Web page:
West Virginia to Offer Blockchain Voting for This Year’s Midterm Elections
West Virginia is rolling out a blockchain based mobile voting app so American troops overseas can cast their votes in the upcoming elections, CNN reports.
The state had previously used the mobile voting platform, called Voatz app, in a pilot for deployed troops and their dependents in two counties for the state’s primary elections. Secretary of State Mac Warner at the time said the plan was to extend the pilot to the state’s 55 counties for the midterms in November once the pilot was successful.
According to Warner’s office, “four audits of various components of the tool, including its cloud and
blockchain infrastructure, revealed no problems.” The rollout will limit the use of the Voatz app to troops serving abroad.
“There is nobody that deserves the right to vote any more than the guys that are out there, and the women that are out there, putting their lives on the line for us,” Warner added.
He also added that the new app wasn’t a call to replace traditional balloting and insisted that troops would still be able to “cast paper ballots” at the election.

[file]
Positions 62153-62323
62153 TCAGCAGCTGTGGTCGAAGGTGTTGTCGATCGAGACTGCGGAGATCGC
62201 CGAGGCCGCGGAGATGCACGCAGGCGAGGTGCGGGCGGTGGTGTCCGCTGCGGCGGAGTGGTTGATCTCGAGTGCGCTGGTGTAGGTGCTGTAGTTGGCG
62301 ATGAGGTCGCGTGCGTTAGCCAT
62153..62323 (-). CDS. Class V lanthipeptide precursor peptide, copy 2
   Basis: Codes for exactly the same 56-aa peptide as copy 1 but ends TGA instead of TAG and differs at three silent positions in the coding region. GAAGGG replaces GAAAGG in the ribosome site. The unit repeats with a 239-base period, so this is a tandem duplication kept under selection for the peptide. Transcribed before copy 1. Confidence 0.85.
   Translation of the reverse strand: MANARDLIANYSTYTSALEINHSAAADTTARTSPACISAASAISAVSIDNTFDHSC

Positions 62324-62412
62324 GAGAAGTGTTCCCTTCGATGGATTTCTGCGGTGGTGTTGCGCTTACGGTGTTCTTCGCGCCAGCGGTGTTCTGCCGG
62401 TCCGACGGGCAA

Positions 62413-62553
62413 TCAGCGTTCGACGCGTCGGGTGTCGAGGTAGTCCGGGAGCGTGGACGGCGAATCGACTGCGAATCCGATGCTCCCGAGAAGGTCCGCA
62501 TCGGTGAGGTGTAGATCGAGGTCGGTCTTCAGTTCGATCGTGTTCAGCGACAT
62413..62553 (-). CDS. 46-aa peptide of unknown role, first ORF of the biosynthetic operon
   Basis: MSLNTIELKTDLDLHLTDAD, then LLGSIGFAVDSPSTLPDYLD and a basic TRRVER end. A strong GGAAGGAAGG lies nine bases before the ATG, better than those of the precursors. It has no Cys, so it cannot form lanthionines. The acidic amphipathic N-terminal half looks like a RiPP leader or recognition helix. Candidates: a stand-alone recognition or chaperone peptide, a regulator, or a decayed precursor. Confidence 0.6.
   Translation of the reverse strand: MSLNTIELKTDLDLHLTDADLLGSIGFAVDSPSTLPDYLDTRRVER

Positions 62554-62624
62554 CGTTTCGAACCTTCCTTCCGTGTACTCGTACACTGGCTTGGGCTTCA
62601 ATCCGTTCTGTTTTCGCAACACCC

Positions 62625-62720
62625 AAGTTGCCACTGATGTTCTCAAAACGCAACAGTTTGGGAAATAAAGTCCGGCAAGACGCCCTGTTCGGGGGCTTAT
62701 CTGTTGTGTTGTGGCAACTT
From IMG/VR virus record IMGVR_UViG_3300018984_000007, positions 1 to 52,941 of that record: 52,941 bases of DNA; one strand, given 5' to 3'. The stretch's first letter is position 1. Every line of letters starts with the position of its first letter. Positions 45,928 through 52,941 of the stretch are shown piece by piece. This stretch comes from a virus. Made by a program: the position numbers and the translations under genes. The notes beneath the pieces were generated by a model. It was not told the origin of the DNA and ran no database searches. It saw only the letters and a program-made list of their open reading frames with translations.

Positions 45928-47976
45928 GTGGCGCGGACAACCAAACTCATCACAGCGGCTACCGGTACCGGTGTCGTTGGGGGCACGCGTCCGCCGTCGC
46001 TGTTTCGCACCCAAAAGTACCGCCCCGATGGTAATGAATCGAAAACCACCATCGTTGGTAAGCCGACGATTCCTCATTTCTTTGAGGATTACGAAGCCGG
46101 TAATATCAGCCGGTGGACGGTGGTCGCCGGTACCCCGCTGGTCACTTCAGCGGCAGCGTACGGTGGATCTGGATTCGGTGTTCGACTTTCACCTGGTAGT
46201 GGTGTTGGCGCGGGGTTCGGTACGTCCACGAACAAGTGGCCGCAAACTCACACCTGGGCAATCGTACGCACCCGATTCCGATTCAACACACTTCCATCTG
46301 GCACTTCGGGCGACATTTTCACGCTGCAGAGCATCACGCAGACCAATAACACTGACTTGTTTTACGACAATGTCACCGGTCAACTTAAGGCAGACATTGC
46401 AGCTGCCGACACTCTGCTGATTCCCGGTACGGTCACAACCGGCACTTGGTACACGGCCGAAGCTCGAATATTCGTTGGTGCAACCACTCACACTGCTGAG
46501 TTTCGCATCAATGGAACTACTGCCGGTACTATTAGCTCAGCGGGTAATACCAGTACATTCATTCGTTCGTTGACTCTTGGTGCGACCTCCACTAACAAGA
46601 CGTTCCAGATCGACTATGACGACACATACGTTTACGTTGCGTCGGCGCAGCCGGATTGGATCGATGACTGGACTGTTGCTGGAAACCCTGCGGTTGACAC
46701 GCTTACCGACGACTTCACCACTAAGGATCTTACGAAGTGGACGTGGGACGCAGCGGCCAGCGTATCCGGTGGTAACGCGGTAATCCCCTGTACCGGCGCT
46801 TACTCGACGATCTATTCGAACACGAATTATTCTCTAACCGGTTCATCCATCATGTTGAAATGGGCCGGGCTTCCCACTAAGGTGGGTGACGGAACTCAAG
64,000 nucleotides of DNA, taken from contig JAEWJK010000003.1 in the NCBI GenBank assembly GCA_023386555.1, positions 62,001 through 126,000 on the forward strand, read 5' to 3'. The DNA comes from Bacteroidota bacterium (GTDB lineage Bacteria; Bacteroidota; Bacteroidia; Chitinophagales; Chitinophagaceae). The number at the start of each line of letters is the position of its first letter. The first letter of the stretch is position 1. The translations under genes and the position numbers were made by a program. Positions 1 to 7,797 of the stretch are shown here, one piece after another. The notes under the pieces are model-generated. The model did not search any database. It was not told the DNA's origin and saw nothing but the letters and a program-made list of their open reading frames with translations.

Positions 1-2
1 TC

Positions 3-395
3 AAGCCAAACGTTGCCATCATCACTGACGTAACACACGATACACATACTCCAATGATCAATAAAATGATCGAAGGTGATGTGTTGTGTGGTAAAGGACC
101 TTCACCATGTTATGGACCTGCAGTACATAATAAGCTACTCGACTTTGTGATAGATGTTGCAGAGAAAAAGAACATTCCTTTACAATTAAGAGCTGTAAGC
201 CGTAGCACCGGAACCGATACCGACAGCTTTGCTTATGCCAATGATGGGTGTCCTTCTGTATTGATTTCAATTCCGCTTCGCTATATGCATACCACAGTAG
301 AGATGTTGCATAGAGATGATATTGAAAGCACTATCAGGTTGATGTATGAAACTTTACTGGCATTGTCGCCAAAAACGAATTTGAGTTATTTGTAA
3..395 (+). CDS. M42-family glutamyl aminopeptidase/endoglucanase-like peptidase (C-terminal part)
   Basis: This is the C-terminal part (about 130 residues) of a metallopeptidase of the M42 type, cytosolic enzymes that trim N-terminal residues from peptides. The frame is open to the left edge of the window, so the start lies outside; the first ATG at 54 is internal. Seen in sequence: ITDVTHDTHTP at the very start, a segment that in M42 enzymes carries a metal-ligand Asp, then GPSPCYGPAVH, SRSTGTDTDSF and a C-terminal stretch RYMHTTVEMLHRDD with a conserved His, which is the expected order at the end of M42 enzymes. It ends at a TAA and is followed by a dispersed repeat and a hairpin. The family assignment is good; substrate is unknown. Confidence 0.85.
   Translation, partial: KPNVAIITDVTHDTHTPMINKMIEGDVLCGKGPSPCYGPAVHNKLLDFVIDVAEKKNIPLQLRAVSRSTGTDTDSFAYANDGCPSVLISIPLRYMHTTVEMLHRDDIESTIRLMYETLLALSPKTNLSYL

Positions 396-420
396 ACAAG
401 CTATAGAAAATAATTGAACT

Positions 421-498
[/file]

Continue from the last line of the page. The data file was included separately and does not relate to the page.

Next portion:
Michael L. Queen, Warner’s deputy chief of staff, says the final decisions will be left to individual counties on whether they want to use the app for the election.
The app, which was created by Boston based startup Voatz, matches a voter’s selfie video to their government-issued ID to verify users. Once approved, voters will be able to cast their votes, which are then recorded on the blockchain, ensuring the information is encrypted securely.
While it remains to see how well the adoption will play out in the counties, the decision by the state has been met by some dissenting voices.
Joseph Lorenzo Hall, the chief technologist at the Center for Democracy and Technology, told the network:
“It’s internet voting on people’s horribly secured devices, over our horrible networks, to servers that are very difficult to secure without a physical paper record of the vote.”